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J Trop Pediatr. 2014 Feb;60(1):74-8. doi: 10.1093/tropej/fmt059. Epub 2013 Jul 31.

Errors in filling WHO death certificate in children: lessons from 1251 death certificates.

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  • 1Department of Neonatology, Maulana Azad Medical College, New Delhi 110002, India.


Our objective was to identify the frequency and types of various pediatric death certification errors. All available death certificates (n = 1424, from January to December 2005 and from January to July 2007) were retrieved from medical record library in a tertiary pediatric hospital. These were analyzed retrospectively (66%) and prospectively (34%) for the year 2005 and 2007, respectively. Only 11% of death certificates were filled accurately. In the remaining 89%, the total number of errors ranged from 0-5 per death certificate. The most common major and minor errors were "improper sequencing" (50.3%) and "absence of time interval" (74.7%), respectively. The combination of major and minor errors was observed in 51.9% of the certificates. The frequency of errors was significantly less in prospective data as compared with retrospective data (p < 0.05). Given the high rate of errors, there is an urgent need to design relevant training programs to streamline this dismal situation.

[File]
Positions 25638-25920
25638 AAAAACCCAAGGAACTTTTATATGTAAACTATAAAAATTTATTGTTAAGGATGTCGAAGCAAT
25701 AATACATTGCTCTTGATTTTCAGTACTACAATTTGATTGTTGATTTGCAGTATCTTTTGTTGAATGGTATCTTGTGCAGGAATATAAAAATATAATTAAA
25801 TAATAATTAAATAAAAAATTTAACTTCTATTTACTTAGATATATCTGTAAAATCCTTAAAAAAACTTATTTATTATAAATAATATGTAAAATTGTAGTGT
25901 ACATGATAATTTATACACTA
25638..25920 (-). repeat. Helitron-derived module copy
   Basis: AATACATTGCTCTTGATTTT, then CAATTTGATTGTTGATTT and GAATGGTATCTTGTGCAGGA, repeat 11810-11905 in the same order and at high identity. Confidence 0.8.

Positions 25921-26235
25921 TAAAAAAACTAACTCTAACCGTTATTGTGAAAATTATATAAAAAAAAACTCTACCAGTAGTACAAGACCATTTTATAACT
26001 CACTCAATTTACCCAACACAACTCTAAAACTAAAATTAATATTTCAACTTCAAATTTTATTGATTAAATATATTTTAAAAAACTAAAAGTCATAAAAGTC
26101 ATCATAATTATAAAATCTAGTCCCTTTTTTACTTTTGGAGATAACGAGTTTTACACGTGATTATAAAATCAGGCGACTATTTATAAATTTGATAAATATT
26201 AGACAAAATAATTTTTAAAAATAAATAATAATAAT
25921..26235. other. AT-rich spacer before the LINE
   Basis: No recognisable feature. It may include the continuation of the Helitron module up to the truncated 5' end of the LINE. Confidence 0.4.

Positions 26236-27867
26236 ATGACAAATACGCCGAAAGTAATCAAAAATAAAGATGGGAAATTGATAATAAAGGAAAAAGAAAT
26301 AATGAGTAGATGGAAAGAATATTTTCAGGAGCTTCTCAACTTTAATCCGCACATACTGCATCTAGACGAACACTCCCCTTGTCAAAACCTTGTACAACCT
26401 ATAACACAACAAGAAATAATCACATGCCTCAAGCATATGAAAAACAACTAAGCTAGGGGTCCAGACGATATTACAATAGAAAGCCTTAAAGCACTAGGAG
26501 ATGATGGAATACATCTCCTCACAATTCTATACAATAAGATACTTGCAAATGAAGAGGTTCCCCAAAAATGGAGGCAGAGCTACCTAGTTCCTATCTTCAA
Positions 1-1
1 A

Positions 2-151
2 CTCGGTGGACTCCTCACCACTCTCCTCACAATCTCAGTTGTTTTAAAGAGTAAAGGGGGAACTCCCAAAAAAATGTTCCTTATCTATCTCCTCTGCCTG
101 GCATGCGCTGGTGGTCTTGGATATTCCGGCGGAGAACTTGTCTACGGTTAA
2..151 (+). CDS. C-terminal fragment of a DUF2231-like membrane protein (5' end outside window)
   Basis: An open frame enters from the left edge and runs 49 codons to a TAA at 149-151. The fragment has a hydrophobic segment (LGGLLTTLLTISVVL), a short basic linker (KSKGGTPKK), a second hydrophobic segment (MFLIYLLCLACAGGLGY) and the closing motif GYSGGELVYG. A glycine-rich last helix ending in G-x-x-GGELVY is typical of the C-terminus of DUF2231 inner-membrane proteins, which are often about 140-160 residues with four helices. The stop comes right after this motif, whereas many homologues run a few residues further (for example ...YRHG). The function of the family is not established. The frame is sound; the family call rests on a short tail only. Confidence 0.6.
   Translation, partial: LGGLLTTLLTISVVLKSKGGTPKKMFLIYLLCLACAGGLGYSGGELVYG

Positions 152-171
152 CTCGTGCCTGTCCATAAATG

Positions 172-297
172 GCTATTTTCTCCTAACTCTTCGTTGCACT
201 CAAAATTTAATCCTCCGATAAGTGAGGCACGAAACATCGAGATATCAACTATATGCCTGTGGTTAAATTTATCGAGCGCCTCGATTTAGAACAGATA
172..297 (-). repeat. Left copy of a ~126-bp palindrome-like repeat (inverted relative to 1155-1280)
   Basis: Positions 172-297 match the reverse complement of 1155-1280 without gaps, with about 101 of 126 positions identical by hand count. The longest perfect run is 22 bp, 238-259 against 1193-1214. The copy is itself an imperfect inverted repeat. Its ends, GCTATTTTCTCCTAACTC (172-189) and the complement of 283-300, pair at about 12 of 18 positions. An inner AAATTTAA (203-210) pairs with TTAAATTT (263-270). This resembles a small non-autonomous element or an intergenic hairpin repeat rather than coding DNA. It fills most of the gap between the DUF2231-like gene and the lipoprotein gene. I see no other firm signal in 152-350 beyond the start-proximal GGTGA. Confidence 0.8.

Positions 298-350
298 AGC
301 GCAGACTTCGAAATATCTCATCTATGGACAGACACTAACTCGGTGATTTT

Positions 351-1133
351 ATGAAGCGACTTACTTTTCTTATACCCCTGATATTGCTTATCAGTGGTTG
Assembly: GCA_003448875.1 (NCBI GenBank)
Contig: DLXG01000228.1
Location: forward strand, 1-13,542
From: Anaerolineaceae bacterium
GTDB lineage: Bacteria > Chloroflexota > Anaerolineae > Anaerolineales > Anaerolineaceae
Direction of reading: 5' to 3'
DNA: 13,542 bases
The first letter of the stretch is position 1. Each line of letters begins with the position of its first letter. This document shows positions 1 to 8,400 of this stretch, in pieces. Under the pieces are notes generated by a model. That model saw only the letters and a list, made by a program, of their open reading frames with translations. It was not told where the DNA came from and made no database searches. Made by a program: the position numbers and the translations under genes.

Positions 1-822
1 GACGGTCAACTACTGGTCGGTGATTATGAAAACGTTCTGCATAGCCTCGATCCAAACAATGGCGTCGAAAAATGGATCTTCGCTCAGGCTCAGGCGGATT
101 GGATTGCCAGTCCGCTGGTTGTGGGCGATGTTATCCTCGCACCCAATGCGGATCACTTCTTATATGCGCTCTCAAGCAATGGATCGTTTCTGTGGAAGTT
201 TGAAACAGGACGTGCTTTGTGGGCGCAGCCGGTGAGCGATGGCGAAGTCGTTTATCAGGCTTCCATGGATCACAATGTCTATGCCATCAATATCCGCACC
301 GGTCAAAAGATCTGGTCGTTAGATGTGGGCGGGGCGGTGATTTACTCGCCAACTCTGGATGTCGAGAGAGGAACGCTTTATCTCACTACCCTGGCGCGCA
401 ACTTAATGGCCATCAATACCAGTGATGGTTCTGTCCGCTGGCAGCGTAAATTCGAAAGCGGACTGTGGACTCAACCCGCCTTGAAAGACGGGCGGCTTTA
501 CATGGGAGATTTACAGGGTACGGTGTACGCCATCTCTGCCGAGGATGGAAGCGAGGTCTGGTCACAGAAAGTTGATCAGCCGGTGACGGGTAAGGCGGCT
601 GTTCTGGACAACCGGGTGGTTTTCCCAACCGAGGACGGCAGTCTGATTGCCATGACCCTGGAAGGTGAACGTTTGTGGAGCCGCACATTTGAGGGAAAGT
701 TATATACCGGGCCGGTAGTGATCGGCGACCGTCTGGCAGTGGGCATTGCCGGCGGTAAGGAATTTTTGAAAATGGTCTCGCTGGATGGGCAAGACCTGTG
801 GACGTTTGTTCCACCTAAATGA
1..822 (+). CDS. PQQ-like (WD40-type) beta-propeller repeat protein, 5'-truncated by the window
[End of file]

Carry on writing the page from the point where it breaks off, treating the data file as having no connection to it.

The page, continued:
cause of death; death certificate; errors; pediatric death certification; pediatrics

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